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in the presence of failstop adversaries (Cleve, FOCS 1986). In fact, Cleve showed that for every coin tossing protocol running for r rounds, an efficient failstop adversary can bias the output by Ω(1/r). Since this is the best possible, a protocol that limits the bias of any adversary to O(1/r) is called
Beyond FailStop: WaitFree Serializability and Resiliency in the Presence of SlowDown Failures
, 1990
"... Historically, database researchers have dealt with two kinds of process failures: failstop failures and malicious failures. Under the failstop assumption, processes fail by halting. Such failures are easily detectable. Under the malicious (or Byzantine) failure assumption, processes fail by beh ..."
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by behaving unpredictably, perhaps as adversaries. Such failures are not necessarily detectable. When system designers discuss fault tolerance, they typically restrict themselves to the problem of handling failstop failures only. This paper proposes an intermediate failure model and presents a practical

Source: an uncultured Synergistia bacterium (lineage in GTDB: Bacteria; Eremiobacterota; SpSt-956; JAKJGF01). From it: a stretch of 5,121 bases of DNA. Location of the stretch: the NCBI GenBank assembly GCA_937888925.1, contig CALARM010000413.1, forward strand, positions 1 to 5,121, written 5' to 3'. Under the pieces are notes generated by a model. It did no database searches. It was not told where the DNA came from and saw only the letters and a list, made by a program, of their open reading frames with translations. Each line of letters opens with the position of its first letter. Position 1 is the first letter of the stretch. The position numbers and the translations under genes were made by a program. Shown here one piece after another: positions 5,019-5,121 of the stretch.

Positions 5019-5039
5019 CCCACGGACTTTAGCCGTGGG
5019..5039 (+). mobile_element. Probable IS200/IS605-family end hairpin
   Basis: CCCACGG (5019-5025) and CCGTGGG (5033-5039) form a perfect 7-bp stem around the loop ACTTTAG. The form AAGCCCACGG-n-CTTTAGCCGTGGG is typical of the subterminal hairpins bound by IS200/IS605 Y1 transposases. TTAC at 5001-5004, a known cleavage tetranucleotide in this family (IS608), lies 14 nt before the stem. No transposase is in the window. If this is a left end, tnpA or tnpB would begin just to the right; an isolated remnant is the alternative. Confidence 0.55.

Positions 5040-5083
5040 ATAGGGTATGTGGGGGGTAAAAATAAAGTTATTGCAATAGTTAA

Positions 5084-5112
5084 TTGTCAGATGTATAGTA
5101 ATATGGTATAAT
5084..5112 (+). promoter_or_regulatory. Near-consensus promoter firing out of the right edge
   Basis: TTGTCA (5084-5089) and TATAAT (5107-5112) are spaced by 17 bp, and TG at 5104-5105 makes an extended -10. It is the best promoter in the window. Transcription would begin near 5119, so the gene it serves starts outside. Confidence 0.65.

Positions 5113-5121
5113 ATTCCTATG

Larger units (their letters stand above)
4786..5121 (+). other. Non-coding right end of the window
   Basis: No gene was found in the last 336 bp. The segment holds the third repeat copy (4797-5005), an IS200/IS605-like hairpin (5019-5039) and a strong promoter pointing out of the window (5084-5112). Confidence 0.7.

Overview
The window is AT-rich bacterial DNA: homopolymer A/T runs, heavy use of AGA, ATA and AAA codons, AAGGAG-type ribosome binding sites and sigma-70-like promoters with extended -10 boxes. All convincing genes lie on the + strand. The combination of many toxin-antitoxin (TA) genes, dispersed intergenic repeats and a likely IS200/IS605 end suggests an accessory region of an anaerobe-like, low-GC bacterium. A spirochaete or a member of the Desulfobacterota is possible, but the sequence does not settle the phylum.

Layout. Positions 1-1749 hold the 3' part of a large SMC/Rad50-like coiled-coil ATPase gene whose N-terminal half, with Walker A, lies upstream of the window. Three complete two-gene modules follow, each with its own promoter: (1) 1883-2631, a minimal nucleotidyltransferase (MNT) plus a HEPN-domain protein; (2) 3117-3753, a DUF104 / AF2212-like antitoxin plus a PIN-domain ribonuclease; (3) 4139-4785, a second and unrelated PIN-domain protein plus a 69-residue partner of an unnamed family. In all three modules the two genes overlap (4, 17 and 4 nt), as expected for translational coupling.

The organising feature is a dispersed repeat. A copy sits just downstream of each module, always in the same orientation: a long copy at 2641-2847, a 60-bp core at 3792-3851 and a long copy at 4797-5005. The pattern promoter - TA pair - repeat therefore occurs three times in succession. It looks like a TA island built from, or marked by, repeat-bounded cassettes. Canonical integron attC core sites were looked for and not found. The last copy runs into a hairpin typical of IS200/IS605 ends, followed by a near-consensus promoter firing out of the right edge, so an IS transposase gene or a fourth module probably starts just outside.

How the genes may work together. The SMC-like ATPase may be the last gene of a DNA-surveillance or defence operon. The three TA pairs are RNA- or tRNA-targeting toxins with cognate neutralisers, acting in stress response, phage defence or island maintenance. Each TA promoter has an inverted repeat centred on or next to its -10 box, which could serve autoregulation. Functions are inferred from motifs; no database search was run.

TopologyHiding Computation
, 2015
"... Secure Multiparty Computation (MPC) is one of the foundational achievements of modern cryptography, allowing multiple, distrusting, parties to jointly compute a function of their inputs, while revealing nothing but the output of the function. Following the seminal works of Yao and Goldreich, Mical ..."
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for failstop adversaries, there are some strong impossibility results. Despite this, we show that protocols for topologyhiding computation can be constructed in the semihonest and failstop models, if we somewhat restrict the set of nodes the adversary may corrupt.
A Full Characterization of Functions that Imply Fair Coin Tossing and Ramifications to Fairness ∗
, 2013
"... It is well known that it is impossible for two parties to toss a coin fairly (Cleve, STOC 1986). This result implies that it is impossible to securely compute with fairness any function that can be used to toss a coin fairly. In this paper, we focus on the class of deterministic Boolean functions wi ..."
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Cited by 2 (2 self)
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by the impossibility result of Cleve (which is the only known impossibility result for fairness). In addition to the above, we draw corollaries to the feasibility of achieving fairness in two possible failstop models. Keywords: Fairness, coin tossing, secure computation, malicious and failstop adversaries